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cognĭtĭo , ōnis, f. cognosco.
I. In gen., a becoming acquainted with, learning to know, acquiring knowledge, knowledge as a consequence of perception or of the exercise of our mental powers, knowing, acquaintance, cognition (in good prose; esp. freq. in Cic. and Quint.).
B. Concr.
1. ( = notio, κατάληψις.) A conception, notion, idea: “intellegi necesse est esse deos, quoniam insitas eorum vel potius innatas cognitiones habemus,Cic. N. D. 1, 17, 44; 1, 14, 36; id. Fin. 2, 5, 16 Madv.; 3, 5, 17.—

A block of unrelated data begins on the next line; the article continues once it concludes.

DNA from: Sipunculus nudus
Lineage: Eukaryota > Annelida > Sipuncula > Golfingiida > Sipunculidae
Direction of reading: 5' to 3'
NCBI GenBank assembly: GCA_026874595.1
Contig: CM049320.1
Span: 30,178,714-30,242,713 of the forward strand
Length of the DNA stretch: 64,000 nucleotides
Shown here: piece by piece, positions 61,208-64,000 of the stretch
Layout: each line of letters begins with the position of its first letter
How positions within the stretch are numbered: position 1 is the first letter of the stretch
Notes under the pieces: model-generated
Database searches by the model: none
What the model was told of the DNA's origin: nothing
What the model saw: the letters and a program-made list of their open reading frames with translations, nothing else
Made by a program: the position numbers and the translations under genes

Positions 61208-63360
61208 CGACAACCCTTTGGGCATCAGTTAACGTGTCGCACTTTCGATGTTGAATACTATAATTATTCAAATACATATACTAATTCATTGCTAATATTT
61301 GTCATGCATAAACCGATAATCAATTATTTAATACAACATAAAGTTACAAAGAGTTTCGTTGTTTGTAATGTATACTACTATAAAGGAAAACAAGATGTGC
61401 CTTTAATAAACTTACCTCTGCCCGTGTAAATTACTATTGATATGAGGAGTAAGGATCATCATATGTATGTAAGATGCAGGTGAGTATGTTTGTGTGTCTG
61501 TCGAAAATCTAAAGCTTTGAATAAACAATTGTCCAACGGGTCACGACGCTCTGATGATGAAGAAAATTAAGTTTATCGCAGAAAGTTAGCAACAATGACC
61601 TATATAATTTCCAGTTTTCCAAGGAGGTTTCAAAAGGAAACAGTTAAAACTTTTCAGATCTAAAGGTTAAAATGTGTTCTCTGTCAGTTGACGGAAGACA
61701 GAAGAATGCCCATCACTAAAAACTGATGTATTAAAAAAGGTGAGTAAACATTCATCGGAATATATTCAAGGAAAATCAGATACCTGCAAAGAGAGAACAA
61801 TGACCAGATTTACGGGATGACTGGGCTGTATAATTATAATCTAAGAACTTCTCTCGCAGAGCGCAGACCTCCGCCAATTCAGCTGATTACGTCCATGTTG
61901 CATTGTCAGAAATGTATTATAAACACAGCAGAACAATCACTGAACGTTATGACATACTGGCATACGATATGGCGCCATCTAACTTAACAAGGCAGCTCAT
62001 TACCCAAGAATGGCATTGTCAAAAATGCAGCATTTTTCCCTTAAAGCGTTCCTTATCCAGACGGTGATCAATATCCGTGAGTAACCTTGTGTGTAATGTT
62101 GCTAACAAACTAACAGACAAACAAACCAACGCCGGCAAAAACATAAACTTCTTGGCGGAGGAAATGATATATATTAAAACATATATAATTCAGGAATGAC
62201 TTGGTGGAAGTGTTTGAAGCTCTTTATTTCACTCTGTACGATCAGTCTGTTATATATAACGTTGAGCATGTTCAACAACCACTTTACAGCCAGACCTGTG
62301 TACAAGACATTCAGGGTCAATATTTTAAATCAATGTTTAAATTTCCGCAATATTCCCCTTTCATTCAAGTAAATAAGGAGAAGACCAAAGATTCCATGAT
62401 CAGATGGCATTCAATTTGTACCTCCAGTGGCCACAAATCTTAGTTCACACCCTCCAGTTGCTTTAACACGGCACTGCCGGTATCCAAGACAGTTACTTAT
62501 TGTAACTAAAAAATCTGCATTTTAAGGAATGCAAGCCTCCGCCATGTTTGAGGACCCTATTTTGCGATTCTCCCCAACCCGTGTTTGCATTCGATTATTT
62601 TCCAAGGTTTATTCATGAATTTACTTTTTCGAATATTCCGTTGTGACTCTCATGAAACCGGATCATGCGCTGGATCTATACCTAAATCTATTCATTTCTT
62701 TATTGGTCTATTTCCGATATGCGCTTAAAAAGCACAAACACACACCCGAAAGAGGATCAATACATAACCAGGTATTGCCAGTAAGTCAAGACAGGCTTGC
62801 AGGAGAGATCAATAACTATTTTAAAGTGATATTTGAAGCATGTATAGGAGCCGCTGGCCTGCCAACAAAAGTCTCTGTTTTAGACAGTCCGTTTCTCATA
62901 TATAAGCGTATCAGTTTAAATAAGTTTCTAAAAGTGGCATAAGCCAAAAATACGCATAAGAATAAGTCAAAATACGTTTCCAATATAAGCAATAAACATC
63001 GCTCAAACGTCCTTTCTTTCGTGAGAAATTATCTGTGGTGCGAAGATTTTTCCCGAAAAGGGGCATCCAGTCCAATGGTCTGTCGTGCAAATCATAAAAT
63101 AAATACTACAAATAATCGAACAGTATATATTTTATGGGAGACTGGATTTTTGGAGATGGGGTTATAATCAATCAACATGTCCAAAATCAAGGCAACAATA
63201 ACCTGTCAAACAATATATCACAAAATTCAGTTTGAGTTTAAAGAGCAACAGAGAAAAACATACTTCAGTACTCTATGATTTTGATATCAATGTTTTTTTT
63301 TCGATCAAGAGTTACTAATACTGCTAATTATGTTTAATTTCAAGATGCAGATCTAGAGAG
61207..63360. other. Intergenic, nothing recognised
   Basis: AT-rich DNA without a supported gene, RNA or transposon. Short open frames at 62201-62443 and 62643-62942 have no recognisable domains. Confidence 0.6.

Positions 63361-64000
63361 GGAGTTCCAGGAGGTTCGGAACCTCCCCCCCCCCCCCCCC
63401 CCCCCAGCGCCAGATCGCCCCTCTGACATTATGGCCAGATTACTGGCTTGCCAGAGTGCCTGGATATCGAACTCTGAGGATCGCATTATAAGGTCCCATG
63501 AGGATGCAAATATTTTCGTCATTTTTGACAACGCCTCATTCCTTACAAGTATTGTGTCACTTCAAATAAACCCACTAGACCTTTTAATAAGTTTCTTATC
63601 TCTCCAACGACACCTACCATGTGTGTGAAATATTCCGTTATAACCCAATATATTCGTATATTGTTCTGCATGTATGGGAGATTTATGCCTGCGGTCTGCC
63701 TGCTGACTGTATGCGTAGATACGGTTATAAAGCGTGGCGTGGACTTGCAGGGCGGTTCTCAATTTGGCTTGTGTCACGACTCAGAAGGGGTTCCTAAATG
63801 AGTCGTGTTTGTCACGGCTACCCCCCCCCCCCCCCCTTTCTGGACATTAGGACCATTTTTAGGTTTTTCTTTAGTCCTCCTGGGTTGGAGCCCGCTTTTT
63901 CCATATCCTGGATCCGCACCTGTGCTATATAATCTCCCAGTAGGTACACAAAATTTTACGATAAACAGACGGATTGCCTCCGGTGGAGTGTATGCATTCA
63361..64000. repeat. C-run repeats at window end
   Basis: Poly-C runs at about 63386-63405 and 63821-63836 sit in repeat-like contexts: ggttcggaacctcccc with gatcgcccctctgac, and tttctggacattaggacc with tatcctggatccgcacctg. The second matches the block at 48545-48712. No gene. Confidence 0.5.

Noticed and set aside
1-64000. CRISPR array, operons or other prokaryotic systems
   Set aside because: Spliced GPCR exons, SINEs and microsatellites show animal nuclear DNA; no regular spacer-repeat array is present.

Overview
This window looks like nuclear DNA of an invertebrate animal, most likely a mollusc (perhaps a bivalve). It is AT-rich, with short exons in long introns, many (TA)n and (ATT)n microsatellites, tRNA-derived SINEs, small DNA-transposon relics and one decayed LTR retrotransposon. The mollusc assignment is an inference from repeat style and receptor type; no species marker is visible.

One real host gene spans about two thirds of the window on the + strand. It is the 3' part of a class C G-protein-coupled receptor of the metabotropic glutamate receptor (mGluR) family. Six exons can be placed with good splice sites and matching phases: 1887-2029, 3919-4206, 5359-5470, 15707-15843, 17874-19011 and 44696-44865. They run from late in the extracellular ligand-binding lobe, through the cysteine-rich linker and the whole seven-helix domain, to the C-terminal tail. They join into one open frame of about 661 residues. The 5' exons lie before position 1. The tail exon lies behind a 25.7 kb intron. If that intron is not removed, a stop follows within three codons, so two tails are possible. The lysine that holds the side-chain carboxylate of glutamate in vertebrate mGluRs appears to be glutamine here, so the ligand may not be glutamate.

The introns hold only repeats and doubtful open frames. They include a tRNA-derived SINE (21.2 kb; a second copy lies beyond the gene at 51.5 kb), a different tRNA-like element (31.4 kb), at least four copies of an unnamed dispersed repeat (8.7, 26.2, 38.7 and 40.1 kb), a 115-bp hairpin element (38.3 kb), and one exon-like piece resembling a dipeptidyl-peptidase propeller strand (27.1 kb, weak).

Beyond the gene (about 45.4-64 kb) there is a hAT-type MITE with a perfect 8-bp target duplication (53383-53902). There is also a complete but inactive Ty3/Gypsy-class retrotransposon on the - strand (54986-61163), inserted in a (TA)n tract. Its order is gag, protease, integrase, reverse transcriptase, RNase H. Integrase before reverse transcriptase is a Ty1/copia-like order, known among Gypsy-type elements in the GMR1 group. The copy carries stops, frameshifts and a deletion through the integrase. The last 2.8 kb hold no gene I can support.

2. Knowledge, a branch of learning (late Lat.): “studiosus cognitionum omnium princeps,Amm. 21, 1, 7: 25, 4, 7.—
III. In Terence twice for agnitio, recognition, discovery (cf. cognosco), Ter. Hec. 5, 3, 33; id. Eun. 5, 3, 12.
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